Family links Spanish F1 driver Maria de Villota's death to Cambridgeshire crash

Relatives release statement saying the 33-year-old died as a result of neurological injuries she suffered in last year's crash, in which she lost an eye

Zoah Hedges-Stocks
Saturday 12 October 2013 13:59
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The family of the Spanish F1 driver Maria de Villota, who was found dead in a hotel room yesterday morning, believe that her death is directly linked to the accident at a British racetrack in which she lost her eye last year.

De Villota was testing a car at Duxford Aerodrome in Cambridgeshire in July 2012 when she hit another vehicle at 40 mph. She suffered serious head injuries and lost her right eye, but had made a dramatic recovery. The 33-year-old was given the all-clear to resume driving again in February 2013 and had written a book about the accident, which she was promoting in Seville when she died.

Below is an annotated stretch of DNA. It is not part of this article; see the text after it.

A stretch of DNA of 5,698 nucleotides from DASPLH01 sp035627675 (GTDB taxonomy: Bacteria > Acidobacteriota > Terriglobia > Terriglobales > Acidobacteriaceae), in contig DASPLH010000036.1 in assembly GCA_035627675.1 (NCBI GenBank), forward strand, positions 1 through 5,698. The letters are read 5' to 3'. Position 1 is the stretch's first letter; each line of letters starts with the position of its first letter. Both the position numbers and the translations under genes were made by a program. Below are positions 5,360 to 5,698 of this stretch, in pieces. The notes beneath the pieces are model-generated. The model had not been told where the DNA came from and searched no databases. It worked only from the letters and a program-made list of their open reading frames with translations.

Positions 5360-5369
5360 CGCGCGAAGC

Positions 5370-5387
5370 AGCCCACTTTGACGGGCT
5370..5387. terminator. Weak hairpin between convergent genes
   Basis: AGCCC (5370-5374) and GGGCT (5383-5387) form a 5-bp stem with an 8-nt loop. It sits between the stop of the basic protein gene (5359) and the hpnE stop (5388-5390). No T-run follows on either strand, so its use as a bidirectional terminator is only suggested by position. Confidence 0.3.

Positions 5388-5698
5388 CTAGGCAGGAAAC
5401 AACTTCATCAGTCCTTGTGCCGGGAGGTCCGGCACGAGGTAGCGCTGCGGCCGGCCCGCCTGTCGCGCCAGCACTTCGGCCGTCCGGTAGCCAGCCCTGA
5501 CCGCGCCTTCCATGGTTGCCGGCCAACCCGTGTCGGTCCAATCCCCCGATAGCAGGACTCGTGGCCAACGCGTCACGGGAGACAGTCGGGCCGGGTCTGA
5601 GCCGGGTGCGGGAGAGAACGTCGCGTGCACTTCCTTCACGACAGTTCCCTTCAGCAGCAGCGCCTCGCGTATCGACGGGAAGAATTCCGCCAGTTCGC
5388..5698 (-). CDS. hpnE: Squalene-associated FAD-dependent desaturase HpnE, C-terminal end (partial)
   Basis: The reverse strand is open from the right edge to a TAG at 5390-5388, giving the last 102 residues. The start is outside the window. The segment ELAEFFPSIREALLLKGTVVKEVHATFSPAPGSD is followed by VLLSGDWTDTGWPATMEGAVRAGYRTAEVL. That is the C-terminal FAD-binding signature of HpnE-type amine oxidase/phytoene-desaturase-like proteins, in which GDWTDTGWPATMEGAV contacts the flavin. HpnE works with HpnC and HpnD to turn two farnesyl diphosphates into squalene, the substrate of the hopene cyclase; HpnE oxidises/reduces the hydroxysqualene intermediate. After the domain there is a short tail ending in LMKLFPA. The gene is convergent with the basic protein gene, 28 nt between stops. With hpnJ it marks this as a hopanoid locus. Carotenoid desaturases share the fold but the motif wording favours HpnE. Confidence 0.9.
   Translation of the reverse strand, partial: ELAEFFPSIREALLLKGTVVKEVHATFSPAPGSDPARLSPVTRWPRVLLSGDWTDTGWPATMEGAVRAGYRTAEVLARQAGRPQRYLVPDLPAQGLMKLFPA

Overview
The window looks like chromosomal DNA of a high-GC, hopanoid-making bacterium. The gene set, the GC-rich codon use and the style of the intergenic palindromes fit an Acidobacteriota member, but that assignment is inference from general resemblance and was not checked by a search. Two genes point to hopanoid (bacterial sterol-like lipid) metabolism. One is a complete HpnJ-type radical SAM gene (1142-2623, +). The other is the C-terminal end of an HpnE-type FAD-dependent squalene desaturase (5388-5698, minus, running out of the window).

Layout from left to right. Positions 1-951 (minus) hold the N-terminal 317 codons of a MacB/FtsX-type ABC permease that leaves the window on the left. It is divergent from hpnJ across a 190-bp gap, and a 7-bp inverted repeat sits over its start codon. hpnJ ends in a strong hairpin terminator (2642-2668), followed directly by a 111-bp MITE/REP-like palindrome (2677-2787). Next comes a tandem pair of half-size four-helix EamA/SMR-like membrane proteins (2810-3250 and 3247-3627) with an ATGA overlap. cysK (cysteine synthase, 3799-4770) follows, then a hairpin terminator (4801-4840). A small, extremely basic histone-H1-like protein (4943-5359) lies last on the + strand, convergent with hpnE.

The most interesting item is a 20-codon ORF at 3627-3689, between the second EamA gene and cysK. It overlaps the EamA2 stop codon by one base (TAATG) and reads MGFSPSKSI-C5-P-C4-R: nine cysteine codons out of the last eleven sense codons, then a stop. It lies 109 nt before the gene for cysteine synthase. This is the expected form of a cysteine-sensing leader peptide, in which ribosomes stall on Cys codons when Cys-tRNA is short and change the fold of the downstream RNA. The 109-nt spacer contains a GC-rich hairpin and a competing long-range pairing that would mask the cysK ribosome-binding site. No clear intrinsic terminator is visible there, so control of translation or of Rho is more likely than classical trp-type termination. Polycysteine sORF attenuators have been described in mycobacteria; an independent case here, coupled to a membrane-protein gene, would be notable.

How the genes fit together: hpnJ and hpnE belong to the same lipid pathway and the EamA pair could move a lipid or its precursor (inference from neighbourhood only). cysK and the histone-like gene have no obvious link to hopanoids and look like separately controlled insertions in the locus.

The De Villota family have released a statement saying: “Maria left us while she was sleeping, approximately at 6am (on Friday), as a consequence of the neurological injuries she suffered in July of 2012, according to what the forensic doctor has told us.”

According to media sources in Spain, the autopsy, carried out in Seville’s Forensic Institute, confirmed her death as “due to completely natural causes”.

Stuart Ross, the neurosurgeon who treated Top Gear’s Richard Hammond for head injuries, believes that her death may have been caused by epilepsy.

He said: “The only obvious connection I can see between the injury and her death is that she could have developed seizures after her head injury and she happened to have a big seizure in the hotel room,” he said. “After a knock on the head or any brain injury, there's a possibility of developing epilepsy. That could happen 14 months down the line, even if she had not had a seizure in the interim.”

Charity Epilepsy Research UK believe that sudden unexpected death due to epilepsy kills over 500 people every year in the UK.

A Health and Safety Executive spokeswoman said that an investigation launched immediately after the accident was still ongoing, and that any post-mortem findings would be taken into account. She added: “We don't know if there is a link between her injuries and her subsequent death but we would expect to be kept informed of any new evidence.”

Marussia, the makers of the car De Villotta was driving in the accident, were cleared last year of any potential fault.

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